England had heavily courted Luiz Felipe “Big Phil” Scolari to succeed Sven-Goran Eriksson after the 2006 World Cup, only to be rebuffed by the former Brazil boss.
Scolari did not want the media intrusion, but former Middlesbrough manager Steve McClaren had no such concerns, and duly assumed the reins, just in time to oversee the clash with Greece at Old Trafford on August 16, 2006.
McClaren’s stint would end up the second-shortest of any England boss behind Sam Allardyce and finish with him staring forlornly into the Wembley drizzle under an umbrella in a 3-2 defeat by Croatia in November 2017.
But at the beginning there was only optimism for another new England dawn, as McClaren’s men brushed past Greece 4-0 without issue.
John Terry toasted his captaincy debut by nodding in the opener, latching onto Stewart Downing’s header into the box.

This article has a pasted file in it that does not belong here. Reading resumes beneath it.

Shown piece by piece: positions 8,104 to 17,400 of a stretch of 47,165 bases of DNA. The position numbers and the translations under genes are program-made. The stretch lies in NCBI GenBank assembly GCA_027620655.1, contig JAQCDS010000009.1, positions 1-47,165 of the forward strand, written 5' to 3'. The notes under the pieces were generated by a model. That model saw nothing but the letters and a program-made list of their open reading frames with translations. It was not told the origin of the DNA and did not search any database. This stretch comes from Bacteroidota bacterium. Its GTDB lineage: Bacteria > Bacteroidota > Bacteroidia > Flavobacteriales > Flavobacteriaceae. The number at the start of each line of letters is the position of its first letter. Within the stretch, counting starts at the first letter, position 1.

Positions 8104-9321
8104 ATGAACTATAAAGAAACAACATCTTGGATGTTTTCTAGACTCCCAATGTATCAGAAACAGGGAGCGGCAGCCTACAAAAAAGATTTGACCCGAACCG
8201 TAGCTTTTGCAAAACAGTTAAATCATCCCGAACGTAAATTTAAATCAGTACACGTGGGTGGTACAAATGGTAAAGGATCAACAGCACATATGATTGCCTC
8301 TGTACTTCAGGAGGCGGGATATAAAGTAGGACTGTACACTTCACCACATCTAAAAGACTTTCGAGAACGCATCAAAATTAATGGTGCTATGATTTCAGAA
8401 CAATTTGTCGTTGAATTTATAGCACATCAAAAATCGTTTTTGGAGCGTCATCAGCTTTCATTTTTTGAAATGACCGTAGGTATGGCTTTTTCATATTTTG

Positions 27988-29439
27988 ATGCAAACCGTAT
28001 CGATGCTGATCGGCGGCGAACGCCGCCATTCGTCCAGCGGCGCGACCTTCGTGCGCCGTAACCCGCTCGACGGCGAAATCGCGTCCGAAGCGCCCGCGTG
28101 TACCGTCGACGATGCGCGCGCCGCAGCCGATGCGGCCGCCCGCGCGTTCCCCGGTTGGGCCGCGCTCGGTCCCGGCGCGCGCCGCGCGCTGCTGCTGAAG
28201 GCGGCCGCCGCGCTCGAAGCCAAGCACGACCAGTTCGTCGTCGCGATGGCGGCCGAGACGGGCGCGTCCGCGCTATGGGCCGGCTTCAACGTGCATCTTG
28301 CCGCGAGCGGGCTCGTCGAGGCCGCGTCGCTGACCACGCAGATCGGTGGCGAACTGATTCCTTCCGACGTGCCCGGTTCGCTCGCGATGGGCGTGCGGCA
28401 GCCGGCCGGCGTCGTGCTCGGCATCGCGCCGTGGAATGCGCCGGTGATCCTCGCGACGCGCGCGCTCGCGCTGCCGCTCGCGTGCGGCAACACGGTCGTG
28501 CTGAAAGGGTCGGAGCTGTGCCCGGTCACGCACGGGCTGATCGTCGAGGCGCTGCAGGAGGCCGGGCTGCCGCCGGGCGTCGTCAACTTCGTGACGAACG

Frank Lampard profited from a deflected shot for the second, before Peter Crouch turned home from short range.
Rangy striker Crouch then headed home the fourth to wrap up a facile England win, but could not complete a hat-trick despite several more promising chances.
Steven Gerrard featured on the right flank as McClaren looked to steer England beyond the David Beckham-era, a move he would later reverse.
McClaren had promised his England would play without fear, and while he was able to deliver that under precious little duress against the limited Greeks, there was to be no long-term realisation of that vow.
McClaren’s tenure was to last just 18 games and 16 months, after which he was eventually replaced by Italian Fabio Capello.
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